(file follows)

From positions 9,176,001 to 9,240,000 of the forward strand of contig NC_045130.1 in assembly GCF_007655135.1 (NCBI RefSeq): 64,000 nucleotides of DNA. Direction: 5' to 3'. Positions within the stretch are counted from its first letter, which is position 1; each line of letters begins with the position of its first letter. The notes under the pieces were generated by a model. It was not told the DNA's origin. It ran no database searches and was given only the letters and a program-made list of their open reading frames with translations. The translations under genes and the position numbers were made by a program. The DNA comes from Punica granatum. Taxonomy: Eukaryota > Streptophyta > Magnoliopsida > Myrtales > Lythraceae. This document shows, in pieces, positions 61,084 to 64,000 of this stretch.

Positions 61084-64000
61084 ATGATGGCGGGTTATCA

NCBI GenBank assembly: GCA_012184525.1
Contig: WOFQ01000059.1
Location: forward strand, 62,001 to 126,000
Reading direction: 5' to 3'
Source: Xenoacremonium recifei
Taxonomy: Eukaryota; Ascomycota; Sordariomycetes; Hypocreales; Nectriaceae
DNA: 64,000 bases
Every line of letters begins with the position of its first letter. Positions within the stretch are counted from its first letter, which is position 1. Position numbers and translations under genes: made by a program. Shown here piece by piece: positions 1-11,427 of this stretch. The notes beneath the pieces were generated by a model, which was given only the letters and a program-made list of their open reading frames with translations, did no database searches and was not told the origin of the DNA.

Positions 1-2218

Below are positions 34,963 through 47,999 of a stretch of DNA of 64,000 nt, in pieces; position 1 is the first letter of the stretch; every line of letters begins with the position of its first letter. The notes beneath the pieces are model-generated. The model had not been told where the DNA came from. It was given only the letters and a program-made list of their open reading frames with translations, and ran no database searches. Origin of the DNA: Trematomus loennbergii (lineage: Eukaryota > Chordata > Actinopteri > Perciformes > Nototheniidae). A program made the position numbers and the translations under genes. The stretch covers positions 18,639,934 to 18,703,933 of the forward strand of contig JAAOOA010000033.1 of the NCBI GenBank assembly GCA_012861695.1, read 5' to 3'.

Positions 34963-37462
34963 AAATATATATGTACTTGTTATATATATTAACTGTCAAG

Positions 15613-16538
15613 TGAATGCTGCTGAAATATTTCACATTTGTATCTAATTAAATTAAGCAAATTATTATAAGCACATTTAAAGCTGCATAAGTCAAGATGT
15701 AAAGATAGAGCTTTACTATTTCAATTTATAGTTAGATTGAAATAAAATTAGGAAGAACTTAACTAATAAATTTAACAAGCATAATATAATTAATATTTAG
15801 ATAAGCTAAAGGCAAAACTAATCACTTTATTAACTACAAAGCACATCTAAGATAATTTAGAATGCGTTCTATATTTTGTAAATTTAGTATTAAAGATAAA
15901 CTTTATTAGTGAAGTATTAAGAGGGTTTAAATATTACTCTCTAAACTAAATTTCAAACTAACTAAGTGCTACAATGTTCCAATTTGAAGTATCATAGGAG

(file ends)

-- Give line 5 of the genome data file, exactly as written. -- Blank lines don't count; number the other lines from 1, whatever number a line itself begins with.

Contig: WOFQ01000059.1